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Resolving Disputes by Arbitration

  • International status of Hong Kong arbitration
    • International recognition of awards: As a contracting party to the New York Convention on the Recognition and Enforcement of Foreign Arbitral Awards (also known as the New York Convention), Hong Kong’s arbitral awards are recognised and can be enforced through the courts of more than 140 signatory jurisdictions including the Chinese mainland.
    • Leading arbitration centre in Asia: With its unique geographic location, sound legal system, professional expertise in various fields, and excellent facilities in transport, communications and accommodation, Hong Kong has become a leading arbitration centre in Asia.
    • Sound legislation: The Arbitration Ordinance (Chapter 609 of the Laws of Hong Kong) is internationally recognised as one of the finest pieces of arbitration legislation in the world.
  • Difference between arbitration and litigation
    • Both arbitration and litigation are legal processes resulting in enforceable rulings. However, in resolving disputes, there are differences between the two in the finality of ruling, the procedures and time required, and the costs to the parties involved.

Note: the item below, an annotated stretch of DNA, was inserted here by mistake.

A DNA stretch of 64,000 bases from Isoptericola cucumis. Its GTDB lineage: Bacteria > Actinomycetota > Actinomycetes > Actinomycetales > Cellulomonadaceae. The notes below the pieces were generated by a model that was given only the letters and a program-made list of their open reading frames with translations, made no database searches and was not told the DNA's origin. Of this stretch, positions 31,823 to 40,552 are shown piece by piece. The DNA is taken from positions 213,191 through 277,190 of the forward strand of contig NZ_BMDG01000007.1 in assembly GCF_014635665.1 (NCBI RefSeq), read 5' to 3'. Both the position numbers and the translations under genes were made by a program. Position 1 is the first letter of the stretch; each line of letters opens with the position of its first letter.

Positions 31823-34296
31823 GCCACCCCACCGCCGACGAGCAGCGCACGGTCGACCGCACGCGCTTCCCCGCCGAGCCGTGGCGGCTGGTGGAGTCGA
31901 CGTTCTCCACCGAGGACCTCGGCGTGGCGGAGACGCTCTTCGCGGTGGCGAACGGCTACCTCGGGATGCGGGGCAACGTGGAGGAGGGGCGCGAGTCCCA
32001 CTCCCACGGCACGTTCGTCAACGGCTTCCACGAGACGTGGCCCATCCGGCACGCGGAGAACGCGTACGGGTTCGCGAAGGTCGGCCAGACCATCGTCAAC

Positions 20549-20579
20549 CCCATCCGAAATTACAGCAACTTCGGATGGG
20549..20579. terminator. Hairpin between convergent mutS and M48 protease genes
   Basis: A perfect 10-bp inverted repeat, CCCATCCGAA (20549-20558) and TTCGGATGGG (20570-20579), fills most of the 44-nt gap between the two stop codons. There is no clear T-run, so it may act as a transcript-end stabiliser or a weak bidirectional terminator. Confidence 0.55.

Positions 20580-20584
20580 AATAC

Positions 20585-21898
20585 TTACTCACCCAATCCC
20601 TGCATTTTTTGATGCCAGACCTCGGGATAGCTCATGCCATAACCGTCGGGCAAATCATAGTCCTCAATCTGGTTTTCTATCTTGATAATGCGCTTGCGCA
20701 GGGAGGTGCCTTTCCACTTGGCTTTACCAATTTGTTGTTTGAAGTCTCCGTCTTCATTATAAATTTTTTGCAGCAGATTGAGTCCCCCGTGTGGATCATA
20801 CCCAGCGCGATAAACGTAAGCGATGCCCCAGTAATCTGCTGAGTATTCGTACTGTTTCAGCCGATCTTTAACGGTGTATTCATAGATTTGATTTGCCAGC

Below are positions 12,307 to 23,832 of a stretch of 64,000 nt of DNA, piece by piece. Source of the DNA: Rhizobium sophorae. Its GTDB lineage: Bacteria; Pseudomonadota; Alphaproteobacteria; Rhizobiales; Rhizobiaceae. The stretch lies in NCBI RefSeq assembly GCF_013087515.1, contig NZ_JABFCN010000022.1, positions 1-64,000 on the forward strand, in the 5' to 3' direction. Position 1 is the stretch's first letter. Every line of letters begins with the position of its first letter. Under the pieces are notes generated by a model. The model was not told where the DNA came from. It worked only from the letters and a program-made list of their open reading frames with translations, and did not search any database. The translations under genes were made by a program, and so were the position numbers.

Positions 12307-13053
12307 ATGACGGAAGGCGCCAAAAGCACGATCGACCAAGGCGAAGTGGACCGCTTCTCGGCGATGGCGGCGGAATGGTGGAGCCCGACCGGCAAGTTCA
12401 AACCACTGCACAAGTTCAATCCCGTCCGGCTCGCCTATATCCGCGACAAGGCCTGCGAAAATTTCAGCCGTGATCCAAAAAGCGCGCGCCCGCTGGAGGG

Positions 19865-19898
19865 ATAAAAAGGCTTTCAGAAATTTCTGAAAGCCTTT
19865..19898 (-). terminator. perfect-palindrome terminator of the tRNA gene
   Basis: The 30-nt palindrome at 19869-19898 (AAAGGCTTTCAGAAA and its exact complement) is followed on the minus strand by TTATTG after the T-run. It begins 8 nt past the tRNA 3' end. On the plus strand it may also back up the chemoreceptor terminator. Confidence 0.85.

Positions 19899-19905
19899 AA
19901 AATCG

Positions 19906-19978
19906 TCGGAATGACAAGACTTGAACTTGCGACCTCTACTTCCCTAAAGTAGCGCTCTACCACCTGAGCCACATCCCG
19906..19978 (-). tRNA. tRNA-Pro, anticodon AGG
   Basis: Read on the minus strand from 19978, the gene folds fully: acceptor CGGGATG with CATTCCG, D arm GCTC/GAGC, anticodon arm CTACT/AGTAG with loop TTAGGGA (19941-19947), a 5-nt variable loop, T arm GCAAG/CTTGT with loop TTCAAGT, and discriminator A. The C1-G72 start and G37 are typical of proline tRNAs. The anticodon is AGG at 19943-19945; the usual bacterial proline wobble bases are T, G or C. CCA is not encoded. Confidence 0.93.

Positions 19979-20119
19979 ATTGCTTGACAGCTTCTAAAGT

Comparison of arbitration and litigation

      ConfidentialityThe purpose is only to resolve dispute. The case is not publicly disclosed.Confidential information of the enterprises has to be disclosed at public court hearings.
      Time- After an award is made, there is no mechanism for appeal unless it is proven that there are procedural or technical errors.
      - The disputing parties can even set an arbitration timetable.
      - After a judgment is made, there is mechanism for appeal. Lawyers can use this as a delay tactic.
      - It is difficult to estimate the time for appeal. Litigation cases can drag on for years without any final ruling.
      Costs- It is not mandatory for the parties involved to attend arbitration hearings. Representatives can be deployed to save time and travel expenses.
      - Arbitrators charge by the hour. Their hourly rate does not exceed HK$6,500 (unless agreed otherwise), depending on the experience of the arbitrator and the complexity of the case.